State House officials have decided to strip roughly 16 uniformed officers – who also act as the Pennsylvania House chamber’s sergeants-at-arms – of their firearms after discovering that one had been carried a gun for years despite a criminal history, according to an article from the Philadelphia Inquirer.
That officer was fired in early May, and the three who supervised him resigned shortly afterward.
The incident has raised the question of whether the House’s security staff had sufficient policies in place for screening and background checks, along with whether they should have been armed in the first place, the article says.
Security officers for the Senate do not carry weapons, and the Capitol complex is already protected by the Capitol Police, which the article calls “an accredited force whose officers receive extensive training in firearms, emergency management, hazardous materials, and riot control.”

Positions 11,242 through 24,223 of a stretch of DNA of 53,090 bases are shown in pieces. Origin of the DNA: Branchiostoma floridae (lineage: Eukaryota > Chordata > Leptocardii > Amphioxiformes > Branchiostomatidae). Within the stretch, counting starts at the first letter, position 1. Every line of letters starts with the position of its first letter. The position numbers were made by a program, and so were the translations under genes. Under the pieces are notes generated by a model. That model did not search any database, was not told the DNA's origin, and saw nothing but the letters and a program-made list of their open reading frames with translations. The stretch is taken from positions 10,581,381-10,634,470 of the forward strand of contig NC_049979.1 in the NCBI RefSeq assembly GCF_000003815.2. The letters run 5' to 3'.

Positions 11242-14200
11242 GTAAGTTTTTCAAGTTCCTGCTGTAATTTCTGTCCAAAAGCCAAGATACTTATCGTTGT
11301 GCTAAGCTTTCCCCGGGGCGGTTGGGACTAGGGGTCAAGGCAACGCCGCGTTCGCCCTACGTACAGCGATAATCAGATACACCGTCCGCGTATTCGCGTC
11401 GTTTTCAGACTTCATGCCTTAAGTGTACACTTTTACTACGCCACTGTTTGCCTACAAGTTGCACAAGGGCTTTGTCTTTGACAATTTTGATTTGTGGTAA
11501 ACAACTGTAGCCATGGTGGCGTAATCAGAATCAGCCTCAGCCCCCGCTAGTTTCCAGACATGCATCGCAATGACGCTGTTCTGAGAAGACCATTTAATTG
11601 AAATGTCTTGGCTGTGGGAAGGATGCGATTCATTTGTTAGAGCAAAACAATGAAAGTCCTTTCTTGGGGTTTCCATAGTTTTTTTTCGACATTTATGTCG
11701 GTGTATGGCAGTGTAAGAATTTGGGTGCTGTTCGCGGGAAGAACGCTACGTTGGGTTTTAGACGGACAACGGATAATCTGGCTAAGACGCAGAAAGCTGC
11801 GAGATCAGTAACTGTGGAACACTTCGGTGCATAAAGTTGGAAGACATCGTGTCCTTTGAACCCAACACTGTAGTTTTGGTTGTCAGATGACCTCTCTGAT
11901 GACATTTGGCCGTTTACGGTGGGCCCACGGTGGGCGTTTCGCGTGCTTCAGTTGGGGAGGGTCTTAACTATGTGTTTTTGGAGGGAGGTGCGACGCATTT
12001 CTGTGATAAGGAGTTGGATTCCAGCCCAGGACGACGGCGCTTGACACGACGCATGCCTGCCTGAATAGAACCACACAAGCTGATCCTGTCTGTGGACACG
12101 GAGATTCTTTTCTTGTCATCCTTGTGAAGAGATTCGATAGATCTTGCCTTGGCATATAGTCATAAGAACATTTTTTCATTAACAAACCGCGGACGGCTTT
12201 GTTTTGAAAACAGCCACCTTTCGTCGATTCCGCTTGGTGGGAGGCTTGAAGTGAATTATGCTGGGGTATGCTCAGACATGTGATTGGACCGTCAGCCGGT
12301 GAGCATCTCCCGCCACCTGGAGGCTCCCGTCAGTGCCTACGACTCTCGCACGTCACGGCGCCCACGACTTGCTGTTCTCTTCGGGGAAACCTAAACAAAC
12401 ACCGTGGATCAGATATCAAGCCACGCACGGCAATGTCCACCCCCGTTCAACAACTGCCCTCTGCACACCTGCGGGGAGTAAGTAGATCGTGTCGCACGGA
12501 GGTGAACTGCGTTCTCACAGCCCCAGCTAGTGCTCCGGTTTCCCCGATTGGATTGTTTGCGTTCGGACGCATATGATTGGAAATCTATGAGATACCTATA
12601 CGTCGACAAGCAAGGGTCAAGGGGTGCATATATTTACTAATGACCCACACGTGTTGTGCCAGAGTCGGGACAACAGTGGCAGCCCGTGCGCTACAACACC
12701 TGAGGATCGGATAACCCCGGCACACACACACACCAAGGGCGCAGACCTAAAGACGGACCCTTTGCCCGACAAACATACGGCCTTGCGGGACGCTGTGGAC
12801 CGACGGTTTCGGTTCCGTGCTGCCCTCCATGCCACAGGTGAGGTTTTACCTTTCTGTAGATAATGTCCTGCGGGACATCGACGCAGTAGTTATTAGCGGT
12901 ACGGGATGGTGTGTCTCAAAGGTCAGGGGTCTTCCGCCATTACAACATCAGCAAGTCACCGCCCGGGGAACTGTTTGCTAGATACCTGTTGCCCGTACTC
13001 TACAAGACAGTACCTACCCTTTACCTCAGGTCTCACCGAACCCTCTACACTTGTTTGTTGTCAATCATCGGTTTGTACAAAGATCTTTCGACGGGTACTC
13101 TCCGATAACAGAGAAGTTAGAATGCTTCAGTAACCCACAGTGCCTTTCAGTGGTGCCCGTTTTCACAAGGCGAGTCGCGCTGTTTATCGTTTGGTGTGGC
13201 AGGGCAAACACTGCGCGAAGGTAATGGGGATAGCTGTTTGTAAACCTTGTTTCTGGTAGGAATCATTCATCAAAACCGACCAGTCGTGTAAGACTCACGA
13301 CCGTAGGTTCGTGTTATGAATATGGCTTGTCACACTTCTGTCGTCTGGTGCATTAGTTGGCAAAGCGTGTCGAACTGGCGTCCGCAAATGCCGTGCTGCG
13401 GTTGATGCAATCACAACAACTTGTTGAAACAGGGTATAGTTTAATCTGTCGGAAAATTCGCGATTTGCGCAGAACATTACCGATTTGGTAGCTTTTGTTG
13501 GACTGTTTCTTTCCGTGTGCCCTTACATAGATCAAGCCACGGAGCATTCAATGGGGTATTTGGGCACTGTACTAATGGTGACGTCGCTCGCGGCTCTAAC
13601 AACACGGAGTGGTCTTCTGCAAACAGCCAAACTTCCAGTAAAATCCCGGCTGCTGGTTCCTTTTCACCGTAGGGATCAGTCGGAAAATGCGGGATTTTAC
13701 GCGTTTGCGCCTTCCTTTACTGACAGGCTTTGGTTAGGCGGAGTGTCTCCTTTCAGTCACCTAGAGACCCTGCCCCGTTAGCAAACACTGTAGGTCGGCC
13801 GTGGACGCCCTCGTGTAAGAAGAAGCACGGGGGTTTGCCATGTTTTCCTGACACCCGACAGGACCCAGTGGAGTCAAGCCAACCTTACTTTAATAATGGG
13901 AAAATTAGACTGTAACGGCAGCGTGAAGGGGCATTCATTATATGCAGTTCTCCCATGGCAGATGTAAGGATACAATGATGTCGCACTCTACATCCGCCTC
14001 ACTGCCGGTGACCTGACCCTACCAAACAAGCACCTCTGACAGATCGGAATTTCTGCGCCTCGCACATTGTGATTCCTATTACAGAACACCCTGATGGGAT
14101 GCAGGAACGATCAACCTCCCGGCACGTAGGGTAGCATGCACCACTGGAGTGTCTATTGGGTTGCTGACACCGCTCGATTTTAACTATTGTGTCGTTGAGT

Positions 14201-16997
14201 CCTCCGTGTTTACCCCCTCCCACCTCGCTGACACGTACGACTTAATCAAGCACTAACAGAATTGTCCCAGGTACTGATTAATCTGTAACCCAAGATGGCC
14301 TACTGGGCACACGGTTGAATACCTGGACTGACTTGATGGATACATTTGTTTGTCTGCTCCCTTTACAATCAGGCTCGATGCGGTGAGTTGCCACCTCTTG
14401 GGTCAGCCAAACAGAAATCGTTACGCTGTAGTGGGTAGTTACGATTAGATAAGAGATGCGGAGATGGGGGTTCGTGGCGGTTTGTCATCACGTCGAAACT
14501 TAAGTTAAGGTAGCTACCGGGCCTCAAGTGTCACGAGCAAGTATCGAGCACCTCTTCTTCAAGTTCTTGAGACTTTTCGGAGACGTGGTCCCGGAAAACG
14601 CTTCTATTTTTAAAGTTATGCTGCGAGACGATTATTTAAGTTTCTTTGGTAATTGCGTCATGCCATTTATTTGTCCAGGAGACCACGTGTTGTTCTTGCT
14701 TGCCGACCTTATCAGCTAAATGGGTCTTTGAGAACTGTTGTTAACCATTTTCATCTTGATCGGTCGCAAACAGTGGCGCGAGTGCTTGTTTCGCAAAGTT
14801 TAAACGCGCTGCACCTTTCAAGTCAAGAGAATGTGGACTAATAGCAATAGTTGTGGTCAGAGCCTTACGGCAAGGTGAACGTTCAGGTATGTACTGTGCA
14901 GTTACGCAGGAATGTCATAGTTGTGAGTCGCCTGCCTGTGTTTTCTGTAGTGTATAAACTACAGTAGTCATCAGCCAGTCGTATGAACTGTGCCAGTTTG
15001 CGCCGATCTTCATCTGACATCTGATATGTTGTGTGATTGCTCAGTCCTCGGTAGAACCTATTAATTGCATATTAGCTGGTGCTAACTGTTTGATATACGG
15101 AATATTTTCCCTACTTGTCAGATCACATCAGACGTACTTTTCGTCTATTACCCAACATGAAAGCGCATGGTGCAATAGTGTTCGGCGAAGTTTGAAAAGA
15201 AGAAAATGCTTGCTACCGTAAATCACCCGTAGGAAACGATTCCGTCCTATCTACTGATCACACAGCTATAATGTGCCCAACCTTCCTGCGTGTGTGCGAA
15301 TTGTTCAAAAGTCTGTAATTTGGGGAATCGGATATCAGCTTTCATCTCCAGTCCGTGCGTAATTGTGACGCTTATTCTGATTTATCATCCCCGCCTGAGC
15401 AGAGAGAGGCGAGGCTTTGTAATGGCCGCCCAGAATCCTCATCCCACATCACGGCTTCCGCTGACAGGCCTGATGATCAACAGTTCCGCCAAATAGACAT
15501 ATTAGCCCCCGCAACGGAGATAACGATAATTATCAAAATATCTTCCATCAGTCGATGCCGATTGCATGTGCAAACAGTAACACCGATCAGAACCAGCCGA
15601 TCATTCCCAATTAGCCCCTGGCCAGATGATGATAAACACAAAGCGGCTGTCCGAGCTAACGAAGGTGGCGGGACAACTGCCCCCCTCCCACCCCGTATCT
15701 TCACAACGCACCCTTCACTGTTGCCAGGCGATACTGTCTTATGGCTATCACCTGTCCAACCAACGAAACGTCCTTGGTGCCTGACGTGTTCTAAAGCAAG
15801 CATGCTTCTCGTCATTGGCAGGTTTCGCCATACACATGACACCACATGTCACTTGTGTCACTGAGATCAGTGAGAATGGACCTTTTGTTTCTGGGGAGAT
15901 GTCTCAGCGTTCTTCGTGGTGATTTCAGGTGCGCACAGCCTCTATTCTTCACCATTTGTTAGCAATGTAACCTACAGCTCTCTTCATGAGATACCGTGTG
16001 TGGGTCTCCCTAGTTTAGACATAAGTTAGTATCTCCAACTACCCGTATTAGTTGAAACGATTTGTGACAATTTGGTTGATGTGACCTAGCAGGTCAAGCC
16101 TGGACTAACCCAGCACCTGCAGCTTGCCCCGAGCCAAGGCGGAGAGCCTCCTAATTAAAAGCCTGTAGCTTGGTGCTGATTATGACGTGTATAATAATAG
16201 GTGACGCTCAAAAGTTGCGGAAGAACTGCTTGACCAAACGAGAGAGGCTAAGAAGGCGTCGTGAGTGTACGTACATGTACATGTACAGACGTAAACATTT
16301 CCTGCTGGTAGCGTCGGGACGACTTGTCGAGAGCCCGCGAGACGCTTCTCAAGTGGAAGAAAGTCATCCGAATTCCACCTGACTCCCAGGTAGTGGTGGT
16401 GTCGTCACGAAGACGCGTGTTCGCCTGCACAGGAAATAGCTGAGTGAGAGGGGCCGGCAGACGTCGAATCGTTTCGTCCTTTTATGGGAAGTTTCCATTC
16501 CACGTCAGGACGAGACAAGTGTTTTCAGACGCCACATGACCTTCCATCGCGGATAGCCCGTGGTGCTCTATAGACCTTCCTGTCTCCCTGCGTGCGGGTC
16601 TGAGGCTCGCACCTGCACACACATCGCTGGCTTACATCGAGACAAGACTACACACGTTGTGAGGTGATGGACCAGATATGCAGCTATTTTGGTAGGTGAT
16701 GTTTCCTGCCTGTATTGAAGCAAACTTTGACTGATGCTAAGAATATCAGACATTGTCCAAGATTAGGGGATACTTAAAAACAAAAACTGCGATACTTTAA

The House security officers were armed in January 2006 – a move which was controversial because it was adopted after “a hugely unpopular legislative pay raise,” and “it was disparaged as evidence that lawmakers were frightened of the public outrage over the pay raise,” the article says.
Court records show that the officer in question had pleaded guilty to a variety of misdemeanors throughout his past, which did not technically disqualify him from the job, the article reports.
The former director of security for the legislative officers, Phil Frederick, called the guard “an exemplary employee.” He said he was aware of the officer’s charges, and he also said that starting in 2006, all uniformed House officers underwent fingerprint and FBI background checks. Before that, guards underwent a state criminal background check, psychological testing, drug testing and a physical examination, the article says.
There were no periodic follow-up checks, but in 2009, a policy was put in place that the officers must report any run-ins with the law, Frederick says.